Two foodie memoirs by talented female writers; two great big disappointments.

Julie Powell wrote a terrific blog called "The Julie/Julia Project" about how she relieved the stress from her horrible government job by cooking every single recipe from Julia Child's French cookbook, in one year, in her tiny New York apartment. Now the blog has been taken down and is forever unavailable, for it's been replaced by a book which is inferior in every respect.

What was fun about the blog was the crazy concept and Powell's excellent, funny writing about her kitchen mishaps and the food itself. Some of that has been preserved in the book. The parts of the book where she writes about food and cooking are quite good. Unfortunately, at least half of the total verbiage of the book is not about food and cooking, but about Powell's polycystic ovarian syndrome, Powell's relationship with her husband, Powell's nasty apartment, Powell's horrible job, Powell's friends and their love lives, how Powell felt about blogging, and how Powell became famous. Almost none of that material has any inherent interest or is written about in an interesting manner. (The exception, oddly, is Powell's horrible government job, which was to collect citizen's proposals for the 9/11 memorial.)

Few of Powell's original (and delightful) blog entries have been reprinted. Instead, in a jaw-dropping lapse of judgement, a great many of the totally uninteresting comments on her blog have been, along with Powell's annoyingly navel-gazing feelings about the blogging process. I don't care what people said to her about her blog, and I don't care how she felt about blogging-- I want to read more of her charming posts, the ones we all loved in the first place, and I was sad when I discovered that they have all been removed from the web.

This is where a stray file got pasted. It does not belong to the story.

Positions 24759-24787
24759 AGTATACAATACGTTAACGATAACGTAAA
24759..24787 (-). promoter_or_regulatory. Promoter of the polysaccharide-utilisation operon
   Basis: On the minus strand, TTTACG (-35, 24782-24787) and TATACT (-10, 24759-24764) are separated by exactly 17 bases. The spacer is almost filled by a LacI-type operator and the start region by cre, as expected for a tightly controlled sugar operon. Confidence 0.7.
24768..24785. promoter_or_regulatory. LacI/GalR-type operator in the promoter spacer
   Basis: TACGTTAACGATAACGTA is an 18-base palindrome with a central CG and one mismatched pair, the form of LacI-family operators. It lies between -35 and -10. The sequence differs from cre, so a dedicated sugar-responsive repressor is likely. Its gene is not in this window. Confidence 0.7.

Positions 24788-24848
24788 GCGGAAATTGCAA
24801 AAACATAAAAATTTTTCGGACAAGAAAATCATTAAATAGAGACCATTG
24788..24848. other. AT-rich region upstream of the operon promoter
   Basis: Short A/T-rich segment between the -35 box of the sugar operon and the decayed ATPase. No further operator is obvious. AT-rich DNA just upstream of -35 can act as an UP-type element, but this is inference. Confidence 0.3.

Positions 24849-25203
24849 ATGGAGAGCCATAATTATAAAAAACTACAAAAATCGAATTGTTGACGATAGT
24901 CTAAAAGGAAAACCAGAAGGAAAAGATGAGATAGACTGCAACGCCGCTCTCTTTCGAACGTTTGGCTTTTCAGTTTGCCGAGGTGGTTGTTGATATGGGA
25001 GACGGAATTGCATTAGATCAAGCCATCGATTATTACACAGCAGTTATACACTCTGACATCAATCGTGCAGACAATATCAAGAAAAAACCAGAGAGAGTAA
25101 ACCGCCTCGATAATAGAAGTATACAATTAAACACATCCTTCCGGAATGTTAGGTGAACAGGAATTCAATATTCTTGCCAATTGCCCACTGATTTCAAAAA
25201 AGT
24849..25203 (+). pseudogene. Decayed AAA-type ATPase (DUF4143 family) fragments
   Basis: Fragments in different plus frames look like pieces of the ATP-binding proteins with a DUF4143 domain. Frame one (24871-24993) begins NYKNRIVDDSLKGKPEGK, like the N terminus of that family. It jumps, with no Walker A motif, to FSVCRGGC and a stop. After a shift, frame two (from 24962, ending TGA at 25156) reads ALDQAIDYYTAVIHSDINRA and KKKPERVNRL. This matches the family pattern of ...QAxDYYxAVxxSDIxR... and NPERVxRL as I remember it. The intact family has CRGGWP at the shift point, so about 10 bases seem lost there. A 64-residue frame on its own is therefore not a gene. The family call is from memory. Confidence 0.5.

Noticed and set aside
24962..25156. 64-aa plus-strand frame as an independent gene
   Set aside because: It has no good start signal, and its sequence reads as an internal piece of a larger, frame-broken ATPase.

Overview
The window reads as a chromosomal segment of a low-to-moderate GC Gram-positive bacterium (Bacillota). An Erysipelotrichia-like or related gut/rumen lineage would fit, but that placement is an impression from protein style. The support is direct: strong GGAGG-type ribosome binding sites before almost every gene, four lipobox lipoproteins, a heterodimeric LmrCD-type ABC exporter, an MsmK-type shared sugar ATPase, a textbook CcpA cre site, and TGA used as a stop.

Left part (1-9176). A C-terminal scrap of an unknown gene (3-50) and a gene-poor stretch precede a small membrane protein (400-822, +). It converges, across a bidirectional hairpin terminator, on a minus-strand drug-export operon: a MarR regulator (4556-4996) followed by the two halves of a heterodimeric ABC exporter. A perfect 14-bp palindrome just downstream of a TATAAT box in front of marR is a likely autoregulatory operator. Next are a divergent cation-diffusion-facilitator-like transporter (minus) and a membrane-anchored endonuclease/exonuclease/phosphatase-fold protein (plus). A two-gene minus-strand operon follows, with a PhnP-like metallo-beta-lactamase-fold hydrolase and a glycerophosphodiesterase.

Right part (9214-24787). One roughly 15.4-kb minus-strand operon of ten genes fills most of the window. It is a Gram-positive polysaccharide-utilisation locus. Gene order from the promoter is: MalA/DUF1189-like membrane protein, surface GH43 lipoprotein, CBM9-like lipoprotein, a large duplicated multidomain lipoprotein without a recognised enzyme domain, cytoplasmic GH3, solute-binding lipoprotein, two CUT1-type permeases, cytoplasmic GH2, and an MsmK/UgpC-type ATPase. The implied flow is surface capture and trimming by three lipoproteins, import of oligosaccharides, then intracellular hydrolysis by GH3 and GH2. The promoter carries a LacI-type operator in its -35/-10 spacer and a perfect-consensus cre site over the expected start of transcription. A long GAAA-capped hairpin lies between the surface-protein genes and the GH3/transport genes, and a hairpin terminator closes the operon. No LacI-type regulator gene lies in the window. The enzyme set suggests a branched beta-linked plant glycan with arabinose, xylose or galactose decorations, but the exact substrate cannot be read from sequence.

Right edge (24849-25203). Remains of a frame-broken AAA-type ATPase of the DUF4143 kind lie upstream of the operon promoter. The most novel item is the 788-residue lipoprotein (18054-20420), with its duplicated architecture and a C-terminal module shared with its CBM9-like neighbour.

The book is a smash-- she had a lot of fans from the get-go, and a million-dollar publicity budget-- but the cost was the replacement of a genuine, if impromptu, work of art with a dull and forgettable money-making machine.

ETA: Oh, wait, looks like at least some of the original posts are still archived in wayback:*/http://

Ruth Reichl's first two memoirs of her education in food, Tender at the Bone and Comfort Me With Apples, are excellent, especially the first. Reichl is ten times the writer Julie Powell (especially book-Powell) is, and her food writing is sensual, evocative, and suggestive of larger themes. Unfortunately, Garlic and Sapphires, like Julie and Julia, is saddled with a misguided concept that buries the marvellous food writing under a lot of verbiage about something I didn't enjoy reading about. Apparently when Reichl became the food critic for the "New York Times," she became so famous that all restauranteurs knew what she looked like and treated her like royalty-- and unlike a normal customer-- every time she showed up. So she began dining in disguise. Several disguises. The concept here is that every time she donned a new disguise, she also donned a new persona, and so explored new aspects of her personality.

It's not that I think Reichl made all this up. It's just that it reads so totally unconvincingly that I kept having to tell myself, "No, really, I think this really did happen to her." So her restaurant reviews, many of which are reprinted within, are terrific. Her accounts of eating are terrific. The approximately half of the book that's about her disguises is strange, implausible, and dull.

From: [identity profile]

Oh, that's sad that she took down the site; it was up until a couple of weeks ago, I reread her entry on lobster murder recently.

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